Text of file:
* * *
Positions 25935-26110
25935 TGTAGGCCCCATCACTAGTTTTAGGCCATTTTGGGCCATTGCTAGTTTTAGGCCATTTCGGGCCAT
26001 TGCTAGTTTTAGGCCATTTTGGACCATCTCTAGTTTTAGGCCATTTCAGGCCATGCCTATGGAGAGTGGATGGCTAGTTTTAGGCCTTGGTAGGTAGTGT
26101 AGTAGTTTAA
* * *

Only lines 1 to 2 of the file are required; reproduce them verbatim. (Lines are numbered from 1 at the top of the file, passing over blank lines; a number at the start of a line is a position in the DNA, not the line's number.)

Positions 25935-26110
25935 TGTAGGCCCCATCACTAGTTTTAGGCCATTTTGGGCCATTGCTAGTTTTAGGCCATTTCGGGCCAT